Merrick is not – the point is made very clear – mentally deficient. In fact he is very bright. We hear him speaking perfectly normally early on, but once he is turned - cruelly corrupted - into a humiliating circus act, for a long time he does not speak. He keeps himself to himself. For fear of being further mocked. Only latterly does one of the nurses (Agnes - Nurse Willison, Nadia Nadarajah) perceive that his silence is self-imposed, and can be rectified simply by encouragement. His intelligence and entrancing vocabulary – of almost academic quality - are revealed in the second half; and as they emerge, so are Joseph’s remarkable sensitivity, and kindness to others, and grasp of complex social and moral issues, revealed.

A revelation like no other, although one is reminded of those small raw ‘wild’ boys, discovered lost in the forests of 19th century France or Germany who are nursed back to interact with humanity.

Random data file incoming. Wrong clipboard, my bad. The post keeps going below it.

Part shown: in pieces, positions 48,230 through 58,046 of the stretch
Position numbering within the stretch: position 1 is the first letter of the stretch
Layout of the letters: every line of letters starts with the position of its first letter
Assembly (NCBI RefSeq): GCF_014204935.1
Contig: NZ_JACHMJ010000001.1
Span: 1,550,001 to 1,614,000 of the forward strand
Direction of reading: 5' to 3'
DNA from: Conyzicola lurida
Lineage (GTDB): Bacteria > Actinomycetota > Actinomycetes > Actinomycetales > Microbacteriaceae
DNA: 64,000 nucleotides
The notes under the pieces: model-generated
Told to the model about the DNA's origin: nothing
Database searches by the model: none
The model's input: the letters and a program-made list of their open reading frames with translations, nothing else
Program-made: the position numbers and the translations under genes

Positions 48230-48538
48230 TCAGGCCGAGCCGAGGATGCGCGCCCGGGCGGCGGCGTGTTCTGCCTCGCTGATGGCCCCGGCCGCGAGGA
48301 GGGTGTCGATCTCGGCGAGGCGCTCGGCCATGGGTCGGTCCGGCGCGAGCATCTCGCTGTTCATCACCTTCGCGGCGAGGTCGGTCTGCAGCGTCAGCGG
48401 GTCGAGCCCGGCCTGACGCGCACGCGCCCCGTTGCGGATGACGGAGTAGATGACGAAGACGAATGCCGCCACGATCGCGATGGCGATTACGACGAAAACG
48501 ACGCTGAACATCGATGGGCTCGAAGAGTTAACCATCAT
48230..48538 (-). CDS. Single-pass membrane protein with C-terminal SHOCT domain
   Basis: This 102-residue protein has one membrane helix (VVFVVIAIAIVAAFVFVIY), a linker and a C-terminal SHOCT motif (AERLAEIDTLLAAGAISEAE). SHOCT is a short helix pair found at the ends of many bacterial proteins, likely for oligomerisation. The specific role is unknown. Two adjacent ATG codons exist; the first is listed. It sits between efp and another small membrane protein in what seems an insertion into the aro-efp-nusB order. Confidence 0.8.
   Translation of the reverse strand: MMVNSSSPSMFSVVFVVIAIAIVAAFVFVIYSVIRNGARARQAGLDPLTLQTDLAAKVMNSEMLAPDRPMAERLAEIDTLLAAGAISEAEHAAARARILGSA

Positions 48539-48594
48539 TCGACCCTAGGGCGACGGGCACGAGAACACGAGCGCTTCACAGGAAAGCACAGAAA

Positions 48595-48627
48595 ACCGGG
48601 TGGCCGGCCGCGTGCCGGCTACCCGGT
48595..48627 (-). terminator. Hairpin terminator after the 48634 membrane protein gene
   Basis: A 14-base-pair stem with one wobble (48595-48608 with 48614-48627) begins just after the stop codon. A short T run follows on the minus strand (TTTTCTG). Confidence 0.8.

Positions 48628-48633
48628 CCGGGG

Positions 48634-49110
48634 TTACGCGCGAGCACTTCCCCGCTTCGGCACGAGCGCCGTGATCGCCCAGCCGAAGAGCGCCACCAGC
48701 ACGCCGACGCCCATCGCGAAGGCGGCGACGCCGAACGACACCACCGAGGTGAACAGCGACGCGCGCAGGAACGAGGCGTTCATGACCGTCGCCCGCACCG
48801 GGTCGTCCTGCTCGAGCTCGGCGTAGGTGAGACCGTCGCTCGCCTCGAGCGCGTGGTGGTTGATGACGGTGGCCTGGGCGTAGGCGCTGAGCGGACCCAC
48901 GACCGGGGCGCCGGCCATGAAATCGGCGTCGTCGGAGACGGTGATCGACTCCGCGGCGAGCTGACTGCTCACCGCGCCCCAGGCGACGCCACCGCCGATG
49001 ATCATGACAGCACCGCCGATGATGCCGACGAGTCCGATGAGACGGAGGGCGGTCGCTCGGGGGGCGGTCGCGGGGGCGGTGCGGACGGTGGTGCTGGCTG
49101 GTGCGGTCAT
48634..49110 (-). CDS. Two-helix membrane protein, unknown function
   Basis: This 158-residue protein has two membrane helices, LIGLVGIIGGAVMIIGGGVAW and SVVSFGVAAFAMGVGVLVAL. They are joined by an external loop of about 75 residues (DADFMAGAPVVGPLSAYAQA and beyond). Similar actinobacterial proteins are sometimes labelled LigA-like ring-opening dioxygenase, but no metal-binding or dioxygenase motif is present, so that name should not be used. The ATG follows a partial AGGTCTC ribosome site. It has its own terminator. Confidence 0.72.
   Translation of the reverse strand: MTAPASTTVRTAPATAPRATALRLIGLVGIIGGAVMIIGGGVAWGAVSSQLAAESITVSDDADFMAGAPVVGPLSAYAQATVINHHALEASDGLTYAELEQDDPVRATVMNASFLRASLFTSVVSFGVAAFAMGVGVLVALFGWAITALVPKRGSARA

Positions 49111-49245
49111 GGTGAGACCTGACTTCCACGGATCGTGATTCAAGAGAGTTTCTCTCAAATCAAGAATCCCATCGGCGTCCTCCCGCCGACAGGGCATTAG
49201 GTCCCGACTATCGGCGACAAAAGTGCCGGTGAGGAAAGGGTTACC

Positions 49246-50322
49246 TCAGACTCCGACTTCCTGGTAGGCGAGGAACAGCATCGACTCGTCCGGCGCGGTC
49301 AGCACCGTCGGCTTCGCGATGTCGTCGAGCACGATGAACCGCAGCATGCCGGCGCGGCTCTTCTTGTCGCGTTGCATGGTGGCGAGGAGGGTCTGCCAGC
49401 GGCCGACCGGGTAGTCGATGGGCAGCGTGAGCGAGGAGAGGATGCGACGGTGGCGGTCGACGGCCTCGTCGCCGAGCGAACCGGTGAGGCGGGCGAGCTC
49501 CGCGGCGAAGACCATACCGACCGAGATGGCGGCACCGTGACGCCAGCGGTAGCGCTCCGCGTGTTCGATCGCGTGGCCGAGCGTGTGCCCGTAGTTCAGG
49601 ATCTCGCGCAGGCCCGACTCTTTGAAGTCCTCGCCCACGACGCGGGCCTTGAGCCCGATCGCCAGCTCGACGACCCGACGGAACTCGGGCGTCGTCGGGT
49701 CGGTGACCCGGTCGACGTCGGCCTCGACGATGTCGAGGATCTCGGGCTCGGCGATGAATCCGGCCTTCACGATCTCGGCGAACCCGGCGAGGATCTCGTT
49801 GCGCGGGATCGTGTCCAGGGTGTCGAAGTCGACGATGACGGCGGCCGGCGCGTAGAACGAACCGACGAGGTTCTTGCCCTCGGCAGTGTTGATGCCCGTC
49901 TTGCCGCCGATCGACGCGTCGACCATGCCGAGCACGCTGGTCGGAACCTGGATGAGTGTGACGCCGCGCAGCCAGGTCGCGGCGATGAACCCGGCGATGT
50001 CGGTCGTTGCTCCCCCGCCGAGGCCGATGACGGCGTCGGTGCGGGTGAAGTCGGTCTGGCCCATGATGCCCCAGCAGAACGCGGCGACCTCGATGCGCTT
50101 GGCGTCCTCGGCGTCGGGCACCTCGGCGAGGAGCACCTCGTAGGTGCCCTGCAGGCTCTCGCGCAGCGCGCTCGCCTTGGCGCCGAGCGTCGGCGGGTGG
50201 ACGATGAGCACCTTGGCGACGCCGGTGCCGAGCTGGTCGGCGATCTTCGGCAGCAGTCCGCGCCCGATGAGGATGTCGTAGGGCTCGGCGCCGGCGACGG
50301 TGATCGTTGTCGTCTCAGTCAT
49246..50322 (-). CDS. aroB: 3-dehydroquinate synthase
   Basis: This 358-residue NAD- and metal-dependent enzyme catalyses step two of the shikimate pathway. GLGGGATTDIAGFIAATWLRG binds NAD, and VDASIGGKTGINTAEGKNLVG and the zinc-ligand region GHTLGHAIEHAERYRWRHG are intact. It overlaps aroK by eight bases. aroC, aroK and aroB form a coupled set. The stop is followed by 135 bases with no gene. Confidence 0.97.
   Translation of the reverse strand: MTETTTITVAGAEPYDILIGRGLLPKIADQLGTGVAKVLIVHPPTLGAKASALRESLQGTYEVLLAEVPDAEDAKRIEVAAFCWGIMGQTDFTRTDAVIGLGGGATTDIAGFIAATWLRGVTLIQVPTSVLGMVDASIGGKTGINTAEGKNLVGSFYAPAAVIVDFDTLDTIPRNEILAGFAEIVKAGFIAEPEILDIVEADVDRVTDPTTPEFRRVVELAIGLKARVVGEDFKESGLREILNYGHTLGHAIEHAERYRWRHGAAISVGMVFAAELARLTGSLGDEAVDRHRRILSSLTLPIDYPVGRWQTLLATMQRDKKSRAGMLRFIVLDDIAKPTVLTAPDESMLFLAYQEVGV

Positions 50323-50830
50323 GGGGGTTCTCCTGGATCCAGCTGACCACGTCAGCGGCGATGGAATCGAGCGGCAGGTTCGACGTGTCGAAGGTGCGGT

If Stephen Bailey’s direction – endlessly astute, insighted, tight, every tiny detail inventively thought through – is what gives this undoubted masterpiece its fire and explosive power even when it is (so often) restrained, reflective, tender and touching, it is his handling of the ‘abused’ ‘victim’ (though the text is far subtler than to deploy modern clichés) which cries aloud the phenomenal qualities of director and actor alike.

John Hurt nearly gained a leading actor Oscar for his portrayal of an (accurately) horrendously skull-disfigured yet searingly tender-hearted Merrick.

If an Oscar’s not viable, Zak Ford-Williams deserves at least a UK Theatre Award for his creation here.  

Warmth, kindness, common decency, dignity, attentiveness, a strong sense of respect apart, perhaps the most important thing about Zak as Merrick is that he is not cowed, not diminished, not crushed by his experiences. He stands up for himself, fights his corner, doesn’t suffer fools lightly. We weep for him, but we don’t have to. He asks questions of his supposed mentors, but often has the answers already. So far from being stupid, he is wise. Puzzled, but perceptive. ‘A body at war with itself’, but a survivor.